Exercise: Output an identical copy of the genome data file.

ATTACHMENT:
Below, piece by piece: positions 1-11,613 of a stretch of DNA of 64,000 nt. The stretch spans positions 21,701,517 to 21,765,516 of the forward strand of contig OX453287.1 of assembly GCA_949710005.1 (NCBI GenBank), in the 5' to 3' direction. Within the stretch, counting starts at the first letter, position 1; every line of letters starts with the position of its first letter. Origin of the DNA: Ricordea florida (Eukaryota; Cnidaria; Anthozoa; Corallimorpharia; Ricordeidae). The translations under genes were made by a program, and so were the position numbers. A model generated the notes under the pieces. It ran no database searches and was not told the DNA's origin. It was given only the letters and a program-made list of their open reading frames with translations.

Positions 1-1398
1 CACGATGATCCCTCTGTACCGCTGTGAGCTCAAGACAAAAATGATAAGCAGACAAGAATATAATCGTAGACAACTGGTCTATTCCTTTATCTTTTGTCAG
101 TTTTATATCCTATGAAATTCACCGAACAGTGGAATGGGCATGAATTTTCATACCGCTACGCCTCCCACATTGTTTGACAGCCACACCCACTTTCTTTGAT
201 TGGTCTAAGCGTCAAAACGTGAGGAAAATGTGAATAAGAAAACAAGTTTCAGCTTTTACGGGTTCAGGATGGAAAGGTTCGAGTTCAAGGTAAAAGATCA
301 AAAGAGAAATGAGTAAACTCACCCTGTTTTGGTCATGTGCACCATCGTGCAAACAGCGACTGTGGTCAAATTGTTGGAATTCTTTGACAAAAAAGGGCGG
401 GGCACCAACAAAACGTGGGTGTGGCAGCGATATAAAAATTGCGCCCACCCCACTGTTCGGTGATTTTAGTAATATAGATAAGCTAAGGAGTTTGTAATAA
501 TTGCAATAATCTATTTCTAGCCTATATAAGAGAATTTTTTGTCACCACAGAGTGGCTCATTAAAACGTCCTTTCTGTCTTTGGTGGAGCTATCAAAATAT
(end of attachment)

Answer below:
Below, piece by piece: positions 1-11,613 of a stretch of DNA of 64,000 nt. The stretch spans positions 21,701,517 to 21,765,516 of the forward strand of contig OX453287.1 of assembly GCA_949710005.1 (NCBI GenBank), in the 5' to 3' direction. Within the stretch, counting starts at the first letter, position 1; every line of letters starts with the position of its first letter. Origin of the DNA: Ricordea florida (Eukaryota; Cnidaria; Anthozoa; Corallimorpharia; Ricordeidae). The translations under genes were made by a program, and so were the position numbers. A model generated the notes under the pieces. It ran no database searches and was not told the DNA's origin. It was given only the letters and a program-made list of their open reading frames with translations.

Positions 1-1398
1 CACGATGATCCCTCTGTACCGCTGTGAGCTCAAGACAAAAATGATAAGCAGACAAGAATATAATCGTAGACAACTGGTCTATTCCTTTATCTTTTGTCAG
101 TTTTATATCCTATGAAATTCACCGAACAGTGGAATGGGCATGAATTTTCATACCGCTACGCCTCCCACATTGTTTGACAGCCACACCCACTTTCTTTGAT
201 TGGTCTAAGCGTCAAAACGTGAGGAAAATGTGAATAAGAAAACAAGTTTCAGCTTTTACGGGTTCAGGATGGAAAGGTTCGAGTTCAAGGTAAAAGATCA
301 AAAGAGAAATGAGTAAACTCACCCTGTTTTGGTCATGTGCACCATCGTGCAAACAGCGACTGTGGTCAAATTGTTGGAATTCTTTGACAAAAAAGGGCGG
401 GGCACCAACAAAACGTGGGTGTGGCAGCGATATAAAAATTGCGCCCACCCCACTGTTCGGTGATTTTAGTAATATAGATAAGCTAAGGAGTTTGTAATAA
501 TTGCAATAATCTATTTCTAGCCTATATAAGAGAATTTTTTGTCACCACAGAGTGGCTCATTAAAACGTCCTTTCTGTCTTTGGTGGAGCTATCAAAATAT